» 7,000 total miles. Hokule'a and Hawai'iloa sailed to Papeete, Tahiti, from Hilo from Feb. 11 to March 4 as part of the Na 'Ohana Holo Moana or "The Voyaging Families of the Ocean." The voyaging canoe Makali'i sailed from Kawaihae, Hawaii, to Tautira, Tahiti, from Feb. 28 to March 27. On the voyage from Tahiti to the Marquesas, Hokule'a, Hawai'iloa and Makali'i were joined by three South Pacific canoes. The journey celebrated the resurgence in the canoe-building arts. While preparing for the trip and building Hawai'iloa, Hokule'a crew members reached a new level of awareness of the interdependence of culture and the environment when they were unable to find koa trees in Hawaii forests large enough to build voyaging canoes. Alaska natives offered the Hawaii people the gift of logs for canoe-building.
» 1,000 total miles. On May 15, Hawai'iloa and Hokule'a left Hawaii on board a Matson container ship bound for Seattle and the "Northwest and West Coast Tours." On May 27, the two arrived in British Columbia, visiting with several native American tribes to engage in cultural and educational exchanges. Hawai'iloa continued north to Alaska to visit Ketchikan and Juneau to thank Sealaska Corp. and the Tlingit, Haida and Tsimshian tribes for donating the two Sitka spruce logs for the canoe's hulls. Hokule'a went south to share its history with Hawaiians, native Americans, and others along the West Coast, with stops in Portland, San Francisco, Santa Barbara, Long Beach, and San Diego. In San Francisco, Hokule'a was greeted by 32 paddling canoes and showered with orchids from the Golden Gate Bridge. A crowd estimated in the thousands gathered to greet the canoe.
Holoua Stender and Kamehameha Schools students place pohaku (stones) from Hawaii during an Oct. 19, 1999 ceremony honoring the arrival of the Hokule'a at Anakena, Rapa Nui.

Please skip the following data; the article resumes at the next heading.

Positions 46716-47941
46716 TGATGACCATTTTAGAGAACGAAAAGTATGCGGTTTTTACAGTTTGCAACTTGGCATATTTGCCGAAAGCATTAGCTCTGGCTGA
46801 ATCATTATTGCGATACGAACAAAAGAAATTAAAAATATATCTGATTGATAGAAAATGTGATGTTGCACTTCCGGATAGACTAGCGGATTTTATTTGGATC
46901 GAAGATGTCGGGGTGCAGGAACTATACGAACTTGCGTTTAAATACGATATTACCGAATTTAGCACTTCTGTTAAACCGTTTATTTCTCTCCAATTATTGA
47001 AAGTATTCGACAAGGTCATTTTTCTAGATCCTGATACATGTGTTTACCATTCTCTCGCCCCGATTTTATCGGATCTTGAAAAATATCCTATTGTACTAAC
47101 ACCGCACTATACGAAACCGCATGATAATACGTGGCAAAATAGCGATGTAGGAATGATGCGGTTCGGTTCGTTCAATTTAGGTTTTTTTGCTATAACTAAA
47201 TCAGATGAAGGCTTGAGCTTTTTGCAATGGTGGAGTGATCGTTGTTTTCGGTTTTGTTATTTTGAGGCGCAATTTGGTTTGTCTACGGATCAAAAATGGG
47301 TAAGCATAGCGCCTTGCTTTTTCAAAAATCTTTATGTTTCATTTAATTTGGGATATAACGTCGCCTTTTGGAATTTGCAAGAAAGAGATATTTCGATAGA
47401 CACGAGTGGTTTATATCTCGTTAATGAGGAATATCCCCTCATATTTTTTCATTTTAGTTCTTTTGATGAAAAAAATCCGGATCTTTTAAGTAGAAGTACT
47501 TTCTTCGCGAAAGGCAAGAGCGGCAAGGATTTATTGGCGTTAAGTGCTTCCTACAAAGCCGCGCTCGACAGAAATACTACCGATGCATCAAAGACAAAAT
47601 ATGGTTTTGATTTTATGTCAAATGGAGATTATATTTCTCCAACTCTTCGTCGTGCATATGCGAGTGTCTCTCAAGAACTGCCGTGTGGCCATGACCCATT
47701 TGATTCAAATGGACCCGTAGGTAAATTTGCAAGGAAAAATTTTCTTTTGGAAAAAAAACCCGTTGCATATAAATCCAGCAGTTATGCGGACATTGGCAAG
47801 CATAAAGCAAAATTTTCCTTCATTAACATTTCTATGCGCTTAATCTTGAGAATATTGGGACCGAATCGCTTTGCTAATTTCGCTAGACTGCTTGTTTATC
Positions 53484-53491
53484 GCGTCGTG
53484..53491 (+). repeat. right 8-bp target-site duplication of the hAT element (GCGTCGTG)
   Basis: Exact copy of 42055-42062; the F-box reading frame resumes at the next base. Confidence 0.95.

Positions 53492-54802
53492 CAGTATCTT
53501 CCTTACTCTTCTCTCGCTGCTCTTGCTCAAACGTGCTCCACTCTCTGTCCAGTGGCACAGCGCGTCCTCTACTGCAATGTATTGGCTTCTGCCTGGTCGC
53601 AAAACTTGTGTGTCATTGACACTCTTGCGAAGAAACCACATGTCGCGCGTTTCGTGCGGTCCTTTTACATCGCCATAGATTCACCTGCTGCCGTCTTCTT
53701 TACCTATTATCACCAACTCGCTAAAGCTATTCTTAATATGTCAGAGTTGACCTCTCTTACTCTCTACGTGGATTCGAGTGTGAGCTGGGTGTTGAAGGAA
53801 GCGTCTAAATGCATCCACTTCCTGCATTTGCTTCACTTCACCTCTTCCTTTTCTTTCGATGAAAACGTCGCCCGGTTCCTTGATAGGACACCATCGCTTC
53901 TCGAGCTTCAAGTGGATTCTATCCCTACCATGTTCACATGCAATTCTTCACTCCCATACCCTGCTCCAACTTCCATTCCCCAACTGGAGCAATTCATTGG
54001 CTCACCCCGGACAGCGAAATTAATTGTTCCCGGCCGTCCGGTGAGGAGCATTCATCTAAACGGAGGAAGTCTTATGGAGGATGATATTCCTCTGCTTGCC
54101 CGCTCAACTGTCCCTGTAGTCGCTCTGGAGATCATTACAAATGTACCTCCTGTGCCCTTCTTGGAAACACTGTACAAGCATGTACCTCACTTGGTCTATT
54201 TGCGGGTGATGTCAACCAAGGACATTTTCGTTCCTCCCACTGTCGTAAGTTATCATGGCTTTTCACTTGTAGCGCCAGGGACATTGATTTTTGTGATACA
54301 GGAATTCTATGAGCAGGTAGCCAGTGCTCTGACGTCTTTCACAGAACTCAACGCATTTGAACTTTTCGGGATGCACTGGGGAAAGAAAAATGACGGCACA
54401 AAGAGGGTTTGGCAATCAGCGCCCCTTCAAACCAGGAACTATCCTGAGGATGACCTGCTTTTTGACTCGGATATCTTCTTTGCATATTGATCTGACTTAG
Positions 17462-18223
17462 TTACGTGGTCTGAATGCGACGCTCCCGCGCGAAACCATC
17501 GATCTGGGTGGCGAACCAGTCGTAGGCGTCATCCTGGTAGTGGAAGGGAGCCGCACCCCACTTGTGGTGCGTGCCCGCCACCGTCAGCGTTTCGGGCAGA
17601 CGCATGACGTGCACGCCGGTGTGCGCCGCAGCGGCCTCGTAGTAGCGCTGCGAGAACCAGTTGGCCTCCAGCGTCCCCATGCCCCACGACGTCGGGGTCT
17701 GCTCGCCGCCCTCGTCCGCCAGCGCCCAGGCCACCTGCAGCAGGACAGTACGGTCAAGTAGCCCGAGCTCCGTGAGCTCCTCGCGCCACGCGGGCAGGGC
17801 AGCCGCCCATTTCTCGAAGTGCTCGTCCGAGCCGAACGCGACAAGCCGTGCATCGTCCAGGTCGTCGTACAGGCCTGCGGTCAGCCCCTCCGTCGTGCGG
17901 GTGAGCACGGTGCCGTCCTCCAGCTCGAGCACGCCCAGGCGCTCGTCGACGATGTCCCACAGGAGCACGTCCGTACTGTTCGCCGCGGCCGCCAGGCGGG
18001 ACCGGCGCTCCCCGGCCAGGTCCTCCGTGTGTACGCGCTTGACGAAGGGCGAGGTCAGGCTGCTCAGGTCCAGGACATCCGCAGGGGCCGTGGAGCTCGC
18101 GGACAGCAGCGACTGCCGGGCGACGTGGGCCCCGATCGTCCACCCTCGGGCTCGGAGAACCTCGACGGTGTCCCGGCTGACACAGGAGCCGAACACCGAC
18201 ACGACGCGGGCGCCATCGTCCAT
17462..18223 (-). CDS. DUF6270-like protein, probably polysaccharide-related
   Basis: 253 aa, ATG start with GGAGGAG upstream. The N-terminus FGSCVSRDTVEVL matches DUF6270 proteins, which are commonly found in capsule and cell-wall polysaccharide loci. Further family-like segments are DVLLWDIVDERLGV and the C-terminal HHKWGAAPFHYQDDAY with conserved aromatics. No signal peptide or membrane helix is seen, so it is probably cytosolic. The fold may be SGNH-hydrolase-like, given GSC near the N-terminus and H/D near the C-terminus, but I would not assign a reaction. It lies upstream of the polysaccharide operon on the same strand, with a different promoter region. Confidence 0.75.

» 12,000 total miles. From Hilo via Nuku Hiva and Mangareva in the Tuamotus, the voyage to Rapa Nui (Easter Island), June 15, 1999, to Feb. 27, 2000, undercut Kon Tiki explorer Thor Heyerdahl's theory that migration into the Pacific began in South America. Hokule'a showed that wind from the east shifted and became less pronounced at certain periods of the year. Hokule'a had reached the third and final corner of the Polynesian triangle -- the other corners being Hawaii and Aotearoa (New Zealand).
» Hokule'a's millennium statewide sail, entitled "Our Islands, Our Canoe" from Sept. 22, 2000, through May 20, 2001, celebrated the vessel's 25 years of voyaging by visiting students and families in two dozen communities on Kauai, Oahu, Lanai, Molokai, Maui and the Big Island.
» A cultural protocol group, Na Kupu'eu Paemoku, traveled to Nihoa aboard Hokule'a in the Northwestern Hawaiian Islands to conduct traditional ceremonies.
» 2,500 total miles. Hokule'a sailed to the most Northwestern Hawaiian islands as part of a statewide educational initiative called "Navigating Change." The trip brought attention to the diverse environment in the Northwestern Hawaiian Islands, including 7,000 species in 4,500-square miles of relatively undisturbed coral reef. In a span of 18 days, a U.S. Fish and Wildlife Service educator on the Hokule'a spoke via satellite telephone to more than 1,800 students from as far away as Maryland and American Samoa.
» The cultural group Na Kupu'eu Paemoku sailed to Mokumanamana (Necker Island) in the Northwestern Hawaiian Islands to conduct protocol ceremonies on the longest day of the year, June 21. Hokule'a made 25 stops through the Hawaiian islands and was met by thousands of students from 30 schools. Also in 2005, the 30th anniversary of Hokule'a's launching, the canoe carried many of the original 1976 crew to Oahu from Molokai to be honored at the Malama Kailua Festival.
Thousands of students have learned about the Hokule'a and traditional navigation methods through programs run by the Polynesian Voyaging Society, including these elementary school students who pulled the canoe ashore at Kualoa in February 1997.